Short Fiction

Impossible Tasks & the Fae

My research has been delving into the folklore of mortal dealings with the Fae. References to the performance of tasks, is common in folklore, see the Thompson Motif Index for an example of “Tests” present in folklore. In modern fantasy an traditional fairytales, three (also a commonly tool for repetition in fairytales) tasks or quests is often the number required by a mortal to complete in order to achieve the predetermined goal.

In a new short story, I was interested in presenting the three tasks in impossible nature of the Fae, tasks which no mortal could be expected to endure, or tasks which, if completed successfully, would render irreversible harm to the mortal who completed them. I was interested too, in a way the Fae might silence anyone who successfully completed the tasks and therefore, defeated them.

In choosing the mortal who could endure all manner of tasks, which would be irreversible punishments, I chose someone to whom the Fae would also inherently fear and respect to a degree. The role of bards in ancient societies was more than provide entertainment, they provided record keeping, biographical accounts of battles or certain heroes and could as easily turn opinion against someone as turn it in their favour. The traits most important to any man able to support a family including a bard, is the strength or health of his body, the fine-tuned senses of touch in hands on instruments and the ability to sing. The completion of three tasks would require the mortal to endure tests that could permanently disfigure or damage but not to outright kill. These were some of the darker aspects that impossible tasks could take when mortals made deals with the Fae, a reason why such battles were rarely won or, as my story suggested, kept silent if they did succeed.

research

Iceland’s Yule Trolls

In Icelandic tradition, the Yule lads are thirteen trolls who arrive, one one each of the 13 days before Christmas then depart in the order they arrived, on the subsequent days following Christmas Day. On Christmas Eve, the troll witch Gryla, leaves the mountains to enter the city, seeking any children who had been ill-behaved or were without the protection of their parents. These she would take back to her mountain dwelling, cook them into a stew for her lazy troll husband.


The thirteen Icelandic Yule Lads are names for the acts they are most famously known for, often tormenting human communities. More can be found at the Smithsonian Magazine here.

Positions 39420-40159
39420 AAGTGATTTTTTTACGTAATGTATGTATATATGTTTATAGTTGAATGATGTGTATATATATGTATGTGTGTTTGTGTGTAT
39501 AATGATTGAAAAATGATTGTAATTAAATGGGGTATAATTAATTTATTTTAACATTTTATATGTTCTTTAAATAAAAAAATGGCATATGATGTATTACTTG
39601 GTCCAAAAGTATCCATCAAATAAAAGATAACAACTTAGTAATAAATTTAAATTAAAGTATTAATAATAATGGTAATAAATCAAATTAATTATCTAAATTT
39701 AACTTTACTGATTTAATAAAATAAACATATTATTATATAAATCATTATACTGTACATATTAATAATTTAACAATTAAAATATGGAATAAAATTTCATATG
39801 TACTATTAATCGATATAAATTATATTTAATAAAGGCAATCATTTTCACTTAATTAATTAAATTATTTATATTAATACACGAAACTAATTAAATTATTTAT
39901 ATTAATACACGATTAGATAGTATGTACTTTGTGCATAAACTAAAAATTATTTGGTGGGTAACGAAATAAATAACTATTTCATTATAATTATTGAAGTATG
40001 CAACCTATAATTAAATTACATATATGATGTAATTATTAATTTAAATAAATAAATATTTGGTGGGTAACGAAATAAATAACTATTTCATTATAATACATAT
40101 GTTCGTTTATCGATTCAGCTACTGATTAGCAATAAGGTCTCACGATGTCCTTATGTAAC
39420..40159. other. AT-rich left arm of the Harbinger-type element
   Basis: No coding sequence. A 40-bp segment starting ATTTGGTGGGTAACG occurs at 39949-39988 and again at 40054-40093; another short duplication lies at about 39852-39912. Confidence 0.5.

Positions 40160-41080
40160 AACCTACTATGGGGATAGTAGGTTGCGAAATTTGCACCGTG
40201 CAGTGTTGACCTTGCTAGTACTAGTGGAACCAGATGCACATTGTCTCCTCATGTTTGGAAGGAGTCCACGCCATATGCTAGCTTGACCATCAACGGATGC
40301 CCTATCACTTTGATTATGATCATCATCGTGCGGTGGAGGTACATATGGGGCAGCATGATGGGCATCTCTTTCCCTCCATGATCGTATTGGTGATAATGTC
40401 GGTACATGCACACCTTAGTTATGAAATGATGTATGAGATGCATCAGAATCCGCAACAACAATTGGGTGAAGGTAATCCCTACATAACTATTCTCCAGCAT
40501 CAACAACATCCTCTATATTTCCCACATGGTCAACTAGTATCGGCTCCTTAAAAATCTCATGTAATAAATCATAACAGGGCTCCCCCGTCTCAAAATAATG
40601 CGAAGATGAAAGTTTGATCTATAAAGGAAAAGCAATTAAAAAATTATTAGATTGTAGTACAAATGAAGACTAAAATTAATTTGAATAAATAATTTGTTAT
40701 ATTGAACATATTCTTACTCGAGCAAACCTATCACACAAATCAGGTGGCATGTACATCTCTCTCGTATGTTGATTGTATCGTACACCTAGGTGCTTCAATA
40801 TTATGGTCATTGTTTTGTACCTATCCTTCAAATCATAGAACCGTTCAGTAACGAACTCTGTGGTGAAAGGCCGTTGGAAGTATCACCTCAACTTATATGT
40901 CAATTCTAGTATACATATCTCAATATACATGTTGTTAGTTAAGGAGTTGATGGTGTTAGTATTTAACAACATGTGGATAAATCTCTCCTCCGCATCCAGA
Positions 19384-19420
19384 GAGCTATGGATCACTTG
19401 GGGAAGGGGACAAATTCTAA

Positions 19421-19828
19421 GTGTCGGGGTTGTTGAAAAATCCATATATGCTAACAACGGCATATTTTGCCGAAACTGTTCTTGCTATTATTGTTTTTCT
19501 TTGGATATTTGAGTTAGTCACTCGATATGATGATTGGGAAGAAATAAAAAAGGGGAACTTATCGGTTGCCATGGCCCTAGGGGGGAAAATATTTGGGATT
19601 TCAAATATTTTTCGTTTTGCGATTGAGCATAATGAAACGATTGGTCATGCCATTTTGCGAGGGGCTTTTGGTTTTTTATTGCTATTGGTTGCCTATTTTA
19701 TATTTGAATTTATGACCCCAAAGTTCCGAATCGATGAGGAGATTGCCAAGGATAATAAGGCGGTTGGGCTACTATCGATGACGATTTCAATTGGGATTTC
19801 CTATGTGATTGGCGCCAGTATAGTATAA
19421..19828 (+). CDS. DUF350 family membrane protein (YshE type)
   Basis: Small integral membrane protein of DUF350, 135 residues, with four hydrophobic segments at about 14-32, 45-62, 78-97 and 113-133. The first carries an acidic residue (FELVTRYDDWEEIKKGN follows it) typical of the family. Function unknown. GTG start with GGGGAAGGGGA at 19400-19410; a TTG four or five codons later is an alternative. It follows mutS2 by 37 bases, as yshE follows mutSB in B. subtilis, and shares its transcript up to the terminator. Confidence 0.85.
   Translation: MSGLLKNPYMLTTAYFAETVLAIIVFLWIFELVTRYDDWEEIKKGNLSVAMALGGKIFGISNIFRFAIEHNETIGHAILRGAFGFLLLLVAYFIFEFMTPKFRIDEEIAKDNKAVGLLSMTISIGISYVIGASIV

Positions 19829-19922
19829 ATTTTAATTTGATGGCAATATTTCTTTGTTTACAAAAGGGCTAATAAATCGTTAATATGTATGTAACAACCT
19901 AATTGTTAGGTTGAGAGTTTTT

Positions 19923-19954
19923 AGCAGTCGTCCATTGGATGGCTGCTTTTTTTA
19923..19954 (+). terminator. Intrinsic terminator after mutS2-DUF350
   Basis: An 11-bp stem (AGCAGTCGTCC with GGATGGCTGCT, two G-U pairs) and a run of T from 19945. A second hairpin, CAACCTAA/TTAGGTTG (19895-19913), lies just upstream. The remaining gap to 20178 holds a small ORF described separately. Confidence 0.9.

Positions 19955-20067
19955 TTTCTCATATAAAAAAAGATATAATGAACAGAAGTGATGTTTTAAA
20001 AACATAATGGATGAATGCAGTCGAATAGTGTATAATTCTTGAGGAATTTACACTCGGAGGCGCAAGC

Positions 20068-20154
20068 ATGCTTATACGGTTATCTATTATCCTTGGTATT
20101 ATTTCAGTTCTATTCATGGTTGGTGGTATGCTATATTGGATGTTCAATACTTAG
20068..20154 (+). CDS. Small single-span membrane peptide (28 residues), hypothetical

Sheep-Cote Clod: He tries to suckle yews in farmer’s sheep sheds
Gully Gawk: He steals foam from buckets of cow milk
Stubby: He’s short and steals food from frying pans
Spoon Licker: He licks spoons
Pot Scraper: He steals unwashed pots and licks them clean
Bowl Licker: He steals bowls of food from under the bed (back in the old days, Icelanders used to sometimes store bowls of food there – convenient for midnight snacking?)
Door Slammer: He stomps around and slams doors, keeping everyone awake
Skyr Gobbler: He eats up all the Icelandic yogurt (skyr)
Sausage Swiper: He loves stolen sausages
Window Peeper: He likes to creep outside windows and sometimes steal the stuff he sees inside
Door Sniffer: He has a huge nose and an insatiable appetite for stolen baked goods
Meat Hook: He snatches up any meat left out, especially smoked lamb

Candle Beggar: He steals candles, which used to be sought-after items in Iceland


Since 1746, the Yule lads became less scary, depicted as mischievous, trickster characters illustrated as jolly ‘Santa Claus-like figures’ who left gifts for the well-behaved children in their shoes and potatoes for the ill-behaved ones. In earlier times, the Yule lads were emaciated and clothed in rags. There is a current movement in Iceland to return the Yule lads to their more traditional vagabond nature, the desperate orphans who accompanied Gryla.

Short Fiction

The Wendigo & Dark Fiction

Another of my recent work-in-progress short fiction pieces, has been a dark fiction story inspired by wendigo psychosis an unusual form of ‘cultural psychosis’ specific to First Nations peoples of Canadian-North American Great Lakes regions where belief in a supernatural being, the wendigo, provides a unique cultural framework for a psychosis. This psychosis has specific disease symptoms which like the cultural belief – is unique – and found nowhere else in the world.

What is a wendigo then? It is a legendary being originating from northern Algonquian First Nations oral folktales and legends (recently popularised in supernatural fiction and movies), described in varying ways but, almost always, as a ravenous cannibalistic monster with an insatiable hunger. Historically, the First Nations peoples including the Algonquian, Cree and Ojibwa attributed wendigo possession to those driven mad in the harsh winter months of isolation and deprivation who resorted to cannibalism, often without a famine present.

In this short story, I was interested to take wendigo folklore and wendigo psychosis deliberately outside its necessary cultural context to explore the shadowy boundary between reality and insanity, and the inherent horror of uncertainty: a human monster or monstrous possession? This story was written through a single character’s point of view, exploring the darker, unintentional psychological motivations of a declining mental state and attempts to rationalise violent, aberrant behaviour.